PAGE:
Day 7: Accurate
Weighing Balance - Second day of filming and I'm
taken off the case
I'm up at seven,
ready to leave at eight. The evening filming went fairly well but it does
mean that we work a fourteen-hour day and have little time to chill out.
Everyone acts a little for the camera (naturally - who wants to be on
film picking their nose or swearing) so the evening meal is pretty full-on,
even if the food is great. To be honest, the meal is one of the best I've
tasted, and I've just flown over from two weeks in France.
I get to the sawmill
to find that I am off the weighing challenge. It is a major bummer because
I am half way through a number of jobs and am certain that the new design
of scales would be far better than the ‘Old Bailey' model.
It leaves Kathy to make detailed modifications to the scales that we had
made the previous day on her own, but she was well up to the task.
Apparently Ellen and
Mikey B need help finding gold, which isn't a total surprise - it's
a very labour intensive job. My first task is to collect a few bits and
pieces including a very bloody sheep's fleece with the hooves still
intact - God only knows why.
and I drive to the river in a four-wheel drive. Then I build a sluice
and struggle down to the river with it. The idea of the sluice is that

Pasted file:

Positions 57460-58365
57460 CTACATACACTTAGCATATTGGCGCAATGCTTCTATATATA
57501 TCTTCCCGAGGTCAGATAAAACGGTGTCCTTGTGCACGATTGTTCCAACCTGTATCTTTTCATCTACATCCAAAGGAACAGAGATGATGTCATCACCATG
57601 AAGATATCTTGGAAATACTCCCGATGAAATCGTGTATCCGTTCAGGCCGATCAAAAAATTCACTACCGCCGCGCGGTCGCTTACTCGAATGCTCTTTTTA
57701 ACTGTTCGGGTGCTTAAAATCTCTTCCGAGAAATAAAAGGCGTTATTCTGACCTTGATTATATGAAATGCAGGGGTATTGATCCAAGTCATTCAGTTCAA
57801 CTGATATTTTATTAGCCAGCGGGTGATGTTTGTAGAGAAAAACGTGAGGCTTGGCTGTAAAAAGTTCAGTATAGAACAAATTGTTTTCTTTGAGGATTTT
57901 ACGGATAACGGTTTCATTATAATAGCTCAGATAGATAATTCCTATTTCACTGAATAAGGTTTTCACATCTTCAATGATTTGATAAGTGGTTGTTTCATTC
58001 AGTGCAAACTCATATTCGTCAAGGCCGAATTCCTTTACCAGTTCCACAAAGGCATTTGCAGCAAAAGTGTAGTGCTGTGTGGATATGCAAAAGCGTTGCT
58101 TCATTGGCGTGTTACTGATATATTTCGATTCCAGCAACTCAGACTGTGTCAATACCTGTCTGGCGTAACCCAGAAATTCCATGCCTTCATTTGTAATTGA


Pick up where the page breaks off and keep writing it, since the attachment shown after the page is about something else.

lightweight stones, soil and rubble are washed away by water, whereas
gold is caught between punga wood slats, or entwined in the punga wood
itself. Ellen didn't like the legs on the sluice. The rocky banks
were close to the ideal 10% slope at which sluice should be anyway.
Panning using a sluice
is hard work. There really isn't much gold in alluvial mud and what
there is tends to collect behind boulders. There are lots of boulders
to move. Muscle power is needed and that was why I was taken away from
the sawmill. It isn't a bad thing because the river is beautiful.
Even so, I am feeling very ill and had little muscle power to give.
life of a gold prospector must have been very hard. Not only was there
hard labour. Not only was the work cold and wet, but the sand flies could
be unbearable. We have to wear balaclavas to protect our necks and heads
from attack in addition to insect repellent. The idea of working here,
day in, day out for years doesn't appeal at all.